Twenty, perhaps even ten years ago, there was a lot of video footage of bands you could only see by visiting a sweaty pervert’s basement dwelling, or a rental shop that specialized in, say, amputee porn. If you had some money, and didn’t mind waking up early on the weekends to go to record swaps in high school gyms, you might have been able to get a hold of a greasy third-generation VHS that had tracking problems and Portuguese subtitles. Nowadays, the internet—at least in its present state—gives you a more hygienic option: watch everything at home, instantly, for free.
Two such video gems now available through YouTube are the documentaries Victory Under the Sun (1988) and Predictions of Fire (1996), both about the Slovenian band Laibach. Everyone should know about Laibach. Usually lumped in with industrial music, Laibach formed in June 1980, one month after Marshal Tito’s death, in what was then Yugoslavia. The band’s name is the German word for Ljubljana, the capital city of Slovenia, which had been annexed by the Reich during World War II.
They are the band that provides today’s young people with a healthy alternative to “alternative” music and its litany of private griefs. Against the boring sadnesses, cheap epiphanies, and impotent boasts of contemporary pop, Laibach poses real values: military discipline, God, and the state. As Laibach put it in a 1983 TV interview with Jure Pengov, a reporter from Ljubljana who was hostile to the group: “Happiness lies in total negation of one’s identity, deliberate rejection of personal tastes and beliefs. In depersonalization, sacrifice. In identification with a higher system, the mass, collective ideology.”
Laibach 1983 interview with Jure Pengov:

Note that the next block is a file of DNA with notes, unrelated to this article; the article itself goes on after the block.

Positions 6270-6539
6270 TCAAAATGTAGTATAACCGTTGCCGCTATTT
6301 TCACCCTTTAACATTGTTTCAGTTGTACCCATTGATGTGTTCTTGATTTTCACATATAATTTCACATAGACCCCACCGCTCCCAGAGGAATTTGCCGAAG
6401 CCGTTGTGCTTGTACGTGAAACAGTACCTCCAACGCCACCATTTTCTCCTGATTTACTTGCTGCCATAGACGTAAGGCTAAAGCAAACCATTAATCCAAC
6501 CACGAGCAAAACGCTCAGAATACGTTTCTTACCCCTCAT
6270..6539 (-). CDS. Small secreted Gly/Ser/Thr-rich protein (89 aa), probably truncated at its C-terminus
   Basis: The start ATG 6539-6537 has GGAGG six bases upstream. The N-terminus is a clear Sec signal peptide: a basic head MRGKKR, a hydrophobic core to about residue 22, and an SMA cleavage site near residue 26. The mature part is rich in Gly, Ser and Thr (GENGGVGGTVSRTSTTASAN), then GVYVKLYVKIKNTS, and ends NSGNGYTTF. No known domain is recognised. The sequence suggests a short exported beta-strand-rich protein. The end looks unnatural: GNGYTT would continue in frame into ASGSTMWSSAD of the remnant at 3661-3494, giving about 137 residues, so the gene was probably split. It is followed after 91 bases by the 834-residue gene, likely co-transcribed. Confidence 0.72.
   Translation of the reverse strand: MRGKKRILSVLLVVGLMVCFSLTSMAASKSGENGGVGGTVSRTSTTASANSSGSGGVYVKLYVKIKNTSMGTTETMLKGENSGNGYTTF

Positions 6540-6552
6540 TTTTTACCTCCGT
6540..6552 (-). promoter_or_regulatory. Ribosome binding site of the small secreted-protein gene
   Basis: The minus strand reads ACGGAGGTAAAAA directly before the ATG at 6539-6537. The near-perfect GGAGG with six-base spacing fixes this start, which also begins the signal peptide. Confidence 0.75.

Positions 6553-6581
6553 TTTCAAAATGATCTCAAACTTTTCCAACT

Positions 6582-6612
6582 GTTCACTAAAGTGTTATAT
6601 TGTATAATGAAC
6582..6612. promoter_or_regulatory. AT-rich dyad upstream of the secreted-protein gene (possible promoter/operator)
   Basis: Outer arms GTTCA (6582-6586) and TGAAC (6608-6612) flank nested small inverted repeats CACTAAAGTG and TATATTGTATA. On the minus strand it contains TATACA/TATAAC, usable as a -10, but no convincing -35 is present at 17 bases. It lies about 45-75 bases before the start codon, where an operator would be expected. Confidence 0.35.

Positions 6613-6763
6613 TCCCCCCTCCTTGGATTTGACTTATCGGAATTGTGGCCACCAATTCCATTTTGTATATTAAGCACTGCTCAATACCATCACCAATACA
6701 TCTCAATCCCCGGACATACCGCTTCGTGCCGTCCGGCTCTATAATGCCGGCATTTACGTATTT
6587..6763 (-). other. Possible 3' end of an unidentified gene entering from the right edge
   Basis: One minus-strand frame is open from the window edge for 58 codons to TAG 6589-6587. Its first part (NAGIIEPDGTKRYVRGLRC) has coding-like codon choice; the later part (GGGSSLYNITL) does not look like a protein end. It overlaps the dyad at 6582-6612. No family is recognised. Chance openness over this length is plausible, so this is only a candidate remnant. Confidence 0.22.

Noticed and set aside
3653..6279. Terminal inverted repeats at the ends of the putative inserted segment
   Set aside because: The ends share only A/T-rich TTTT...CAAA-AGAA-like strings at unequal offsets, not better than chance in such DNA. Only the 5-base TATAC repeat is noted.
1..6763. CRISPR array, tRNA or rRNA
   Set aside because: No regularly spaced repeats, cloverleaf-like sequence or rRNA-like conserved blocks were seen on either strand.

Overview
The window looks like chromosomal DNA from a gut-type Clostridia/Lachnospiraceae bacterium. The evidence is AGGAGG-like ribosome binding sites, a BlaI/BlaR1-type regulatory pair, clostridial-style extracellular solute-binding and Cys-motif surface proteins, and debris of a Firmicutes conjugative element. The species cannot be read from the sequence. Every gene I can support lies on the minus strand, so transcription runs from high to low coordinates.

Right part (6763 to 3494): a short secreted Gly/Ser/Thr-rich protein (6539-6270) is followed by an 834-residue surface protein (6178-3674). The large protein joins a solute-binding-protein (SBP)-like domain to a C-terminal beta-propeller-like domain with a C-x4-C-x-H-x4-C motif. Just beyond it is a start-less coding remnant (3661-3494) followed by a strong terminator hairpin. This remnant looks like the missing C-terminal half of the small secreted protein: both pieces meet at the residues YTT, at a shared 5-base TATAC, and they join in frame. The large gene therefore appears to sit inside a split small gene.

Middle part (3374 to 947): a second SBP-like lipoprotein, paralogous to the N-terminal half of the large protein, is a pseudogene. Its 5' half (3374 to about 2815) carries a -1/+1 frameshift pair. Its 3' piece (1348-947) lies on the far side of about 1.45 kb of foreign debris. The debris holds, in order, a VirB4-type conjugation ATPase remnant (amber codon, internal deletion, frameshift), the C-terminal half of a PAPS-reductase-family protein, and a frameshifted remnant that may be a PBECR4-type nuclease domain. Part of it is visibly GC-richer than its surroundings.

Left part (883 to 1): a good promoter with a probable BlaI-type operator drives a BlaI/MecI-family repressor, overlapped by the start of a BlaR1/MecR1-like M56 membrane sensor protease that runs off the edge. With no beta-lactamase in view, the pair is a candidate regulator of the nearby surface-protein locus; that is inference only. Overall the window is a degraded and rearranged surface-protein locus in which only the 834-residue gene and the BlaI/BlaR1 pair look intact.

They weren’t kidding. Since 1994, Laibach has administered its own state, the NSK (Neue Slowenische Kunst) State, with passport control, temporary embassies, an official news service, baptisms for infants, and a Department of Pure and Applied Philosophy. That department is represented by the formidable Peter Mlakar, and Laibach has other philosophers in its camp. When Laibach were denounced as fascists at home and abroad for their theatrical totalitarianism, Slavoj Žižek defended the group in his 1993 essay “Why are Laibach and the Neue Slowenische Kunst not Fascists?” (Žižek, “the giant of Ljubljana,” appears in interviews in Predictions of Fire and in 1993’s Laibach: A Film from Slovenia, an excellent documentary available on DVD.)
Laibach “Life Is Life”:
Laibach “God Is God”:
The guttural basso profondo and fervent delivery of singer Milan Fras give the tautologies of Opus’s “Life Is Life” and Juno Reactor’s “God Is God” a majesty that is not their own. It’s easy to imagine Laibach as satirical ironists whose work exposes the latent totalitarianism of rock music, but that was Marilyn Manson’s childish game. Everything about Laibach suggests that, on the contrary, its members have always been doing their best to believe what they are saying and to convince you of its truth. If you don’t have time to listen to their cover of the Beatles’ entire Let It Be album, try their cover of Queen’s “One Vision” (retitled “Geburt einer Nation,” or “Birth of a Nation”). It’s hilarious, but it’s not satire or even parody. Fras transforms the lyrics (“One flash of light / One God, one vision / One flesh, one bone / One true religion / One voice, one hope / One real decision,” etc.) not by mocking them, but by believing them with a militancy of which Freddie Mercury was not capable. By singing Laibach’s covers in this way, Fras doesn’t reduce them to absurdity. Instead, the performances reveal the songs as authentic visions of utopia that had been betrayed by their creators.
Queen “One Vision”:
Laibach “Geburt einer Nation”:
Recently, Laibach performed at the Tate Modern at the end of an all-day event dedicated to Neue Slowenische Kunst. They also scored the most eagerly anticipated movie of the year, Iron Sky, in which Nazis who have been living on the dark side of the moon since WWII return in spaceships to annihilate humanity.
Iron Sky trailer:
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